Christians operate on an assumed covenantal worldview, which, while they deny in creed, they prove in deed.
A few examples:
- Evangelicals have lots of kids, big families, and try really hard to raise them up in the fear and instruction of the Lord. Why? Why have big families and gobs of kids, if physical covenantal succession is no longer the method of propagating the gospel and building God’s kingdom – is the kids are born lost, if there are no promises from God for their destiny – why bring more little pagans into the world on a larger scale than the surrounding lot culture? What makes our numbers higher than atheist?
- There’s a tendency in evangelical political engagement to take what Jesus said to his disciples and apply it to social policy. Jesus said forgive, so we remove penalties. Jesus said welcome the stranger, so we rally for mass immigration.
- There’s another tendency to require as qualities in our presidents those which Paul requires of his church elders. If the president has not been the husband of one wife, he is disqualified. It’s as though the civil body politic is a covenant community under God.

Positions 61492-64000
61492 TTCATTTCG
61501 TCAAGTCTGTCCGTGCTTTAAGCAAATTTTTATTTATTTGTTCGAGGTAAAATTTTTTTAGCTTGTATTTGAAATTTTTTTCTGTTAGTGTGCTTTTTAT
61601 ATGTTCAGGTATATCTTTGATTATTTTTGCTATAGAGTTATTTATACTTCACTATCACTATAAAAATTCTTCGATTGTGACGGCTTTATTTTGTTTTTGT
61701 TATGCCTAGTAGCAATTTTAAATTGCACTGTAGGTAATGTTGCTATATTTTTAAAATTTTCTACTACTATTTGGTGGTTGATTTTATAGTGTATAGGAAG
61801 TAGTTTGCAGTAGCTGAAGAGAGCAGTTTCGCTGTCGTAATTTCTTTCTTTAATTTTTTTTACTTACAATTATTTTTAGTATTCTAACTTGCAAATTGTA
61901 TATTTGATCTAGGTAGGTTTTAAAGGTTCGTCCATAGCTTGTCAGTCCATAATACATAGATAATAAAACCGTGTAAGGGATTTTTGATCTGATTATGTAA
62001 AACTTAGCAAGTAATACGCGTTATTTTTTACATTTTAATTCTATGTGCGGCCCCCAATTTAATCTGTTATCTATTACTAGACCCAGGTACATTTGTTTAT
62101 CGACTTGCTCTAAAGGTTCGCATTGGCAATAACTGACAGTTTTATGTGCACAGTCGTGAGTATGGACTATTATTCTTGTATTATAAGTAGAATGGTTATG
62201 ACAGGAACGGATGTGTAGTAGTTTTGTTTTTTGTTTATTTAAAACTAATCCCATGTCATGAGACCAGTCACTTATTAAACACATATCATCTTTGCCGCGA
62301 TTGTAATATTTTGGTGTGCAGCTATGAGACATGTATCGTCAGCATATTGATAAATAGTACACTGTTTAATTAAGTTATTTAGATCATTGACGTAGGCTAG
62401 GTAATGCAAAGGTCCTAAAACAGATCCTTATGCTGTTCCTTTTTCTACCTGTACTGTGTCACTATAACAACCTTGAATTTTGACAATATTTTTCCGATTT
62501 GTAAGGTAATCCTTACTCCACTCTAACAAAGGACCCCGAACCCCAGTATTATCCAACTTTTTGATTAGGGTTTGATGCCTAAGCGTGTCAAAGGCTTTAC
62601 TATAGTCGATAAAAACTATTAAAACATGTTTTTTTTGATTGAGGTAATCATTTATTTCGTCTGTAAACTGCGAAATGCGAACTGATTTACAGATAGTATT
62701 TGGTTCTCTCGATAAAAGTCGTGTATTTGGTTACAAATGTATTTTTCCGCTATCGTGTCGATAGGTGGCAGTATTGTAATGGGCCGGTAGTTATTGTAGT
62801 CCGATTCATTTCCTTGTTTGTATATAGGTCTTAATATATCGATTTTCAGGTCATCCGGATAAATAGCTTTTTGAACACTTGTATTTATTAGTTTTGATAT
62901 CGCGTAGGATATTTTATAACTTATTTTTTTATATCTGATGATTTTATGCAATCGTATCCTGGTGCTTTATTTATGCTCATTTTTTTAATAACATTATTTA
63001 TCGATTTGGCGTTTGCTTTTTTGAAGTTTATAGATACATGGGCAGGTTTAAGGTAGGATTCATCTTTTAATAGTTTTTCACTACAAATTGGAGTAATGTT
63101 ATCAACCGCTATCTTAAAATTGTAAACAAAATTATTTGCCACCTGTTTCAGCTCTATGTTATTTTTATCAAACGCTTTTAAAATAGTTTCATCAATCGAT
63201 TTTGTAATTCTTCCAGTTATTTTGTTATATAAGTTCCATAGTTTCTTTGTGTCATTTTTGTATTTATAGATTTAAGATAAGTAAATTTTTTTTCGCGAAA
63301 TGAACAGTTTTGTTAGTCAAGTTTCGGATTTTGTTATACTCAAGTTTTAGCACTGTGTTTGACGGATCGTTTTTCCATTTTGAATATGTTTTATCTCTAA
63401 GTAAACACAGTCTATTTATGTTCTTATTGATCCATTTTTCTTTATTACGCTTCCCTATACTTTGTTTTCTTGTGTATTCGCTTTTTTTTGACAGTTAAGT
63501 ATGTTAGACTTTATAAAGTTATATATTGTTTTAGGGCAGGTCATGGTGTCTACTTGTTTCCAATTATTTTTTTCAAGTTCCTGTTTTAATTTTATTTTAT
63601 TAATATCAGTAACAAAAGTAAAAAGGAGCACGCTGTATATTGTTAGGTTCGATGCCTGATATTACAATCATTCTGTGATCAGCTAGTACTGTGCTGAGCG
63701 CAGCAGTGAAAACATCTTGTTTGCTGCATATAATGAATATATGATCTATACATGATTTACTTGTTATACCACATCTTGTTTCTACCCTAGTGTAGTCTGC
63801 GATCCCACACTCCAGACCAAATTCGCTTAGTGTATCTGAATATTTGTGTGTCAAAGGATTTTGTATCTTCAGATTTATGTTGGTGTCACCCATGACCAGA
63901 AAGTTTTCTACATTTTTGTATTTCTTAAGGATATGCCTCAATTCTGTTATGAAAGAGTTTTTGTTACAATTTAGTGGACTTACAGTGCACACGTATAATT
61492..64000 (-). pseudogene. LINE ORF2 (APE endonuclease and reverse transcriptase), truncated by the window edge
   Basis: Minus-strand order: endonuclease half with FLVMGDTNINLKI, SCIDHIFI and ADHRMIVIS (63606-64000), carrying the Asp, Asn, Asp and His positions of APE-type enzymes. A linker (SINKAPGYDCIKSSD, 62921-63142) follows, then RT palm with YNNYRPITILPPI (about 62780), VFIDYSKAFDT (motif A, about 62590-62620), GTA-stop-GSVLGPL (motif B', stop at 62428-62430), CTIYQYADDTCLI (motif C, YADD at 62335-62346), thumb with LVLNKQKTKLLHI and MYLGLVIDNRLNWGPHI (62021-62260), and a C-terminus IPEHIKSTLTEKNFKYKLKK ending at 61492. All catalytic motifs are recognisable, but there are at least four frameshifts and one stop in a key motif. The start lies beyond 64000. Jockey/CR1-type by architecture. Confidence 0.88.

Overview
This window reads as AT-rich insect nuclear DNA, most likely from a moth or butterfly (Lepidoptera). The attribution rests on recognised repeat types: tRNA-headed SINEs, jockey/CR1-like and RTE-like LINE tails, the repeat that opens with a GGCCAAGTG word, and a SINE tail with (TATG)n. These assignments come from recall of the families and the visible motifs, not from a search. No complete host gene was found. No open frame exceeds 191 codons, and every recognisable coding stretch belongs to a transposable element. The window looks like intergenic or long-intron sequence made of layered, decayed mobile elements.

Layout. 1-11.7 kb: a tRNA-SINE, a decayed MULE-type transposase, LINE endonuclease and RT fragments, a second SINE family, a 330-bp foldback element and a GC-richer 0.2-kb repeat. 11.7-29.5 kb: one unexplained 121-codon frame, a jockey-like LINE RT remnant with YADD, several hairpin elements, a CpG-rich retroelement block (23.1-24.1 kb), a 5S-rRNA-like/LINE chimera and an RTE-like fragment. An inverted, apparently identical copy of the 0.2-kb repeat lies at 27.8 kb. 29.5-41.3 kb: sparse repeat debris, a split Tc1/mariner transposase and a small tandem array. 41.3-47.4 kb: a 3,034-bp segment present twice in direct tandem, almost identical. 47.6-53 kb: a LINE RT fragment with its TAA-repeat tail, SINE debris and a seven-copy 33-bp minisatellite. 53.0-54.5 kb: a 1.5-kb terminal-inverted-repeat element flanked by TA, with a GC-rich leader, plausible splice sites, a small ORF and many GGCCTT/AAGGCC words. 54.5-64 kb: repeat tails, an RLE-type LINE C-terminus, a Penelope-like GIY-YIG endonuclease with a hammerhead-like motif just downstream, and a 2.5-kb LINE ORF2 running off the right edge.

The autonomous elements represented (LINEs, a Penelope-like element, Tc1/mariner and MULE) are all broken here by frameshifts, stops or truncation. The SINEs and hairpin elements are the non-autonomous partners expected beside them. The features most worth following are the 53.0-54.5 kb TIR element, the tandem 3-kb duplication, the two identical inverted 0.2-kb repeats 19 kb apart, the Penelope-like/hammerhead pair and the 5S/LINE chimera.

- The desire to confess and repent of ancestral sins is a sort of hyper-covenantalism not only not aligned with baptist theology nor covenantal theology but not even commanded in the times of OT Israel itself. How can the sins of former peoples be laid on those who decades later voluntarily joined their ranks – and often without any knowledge of their past – unless the community is seen inside a covenanted structure where the blessings or curses incurred by the previous people flow down to future generations?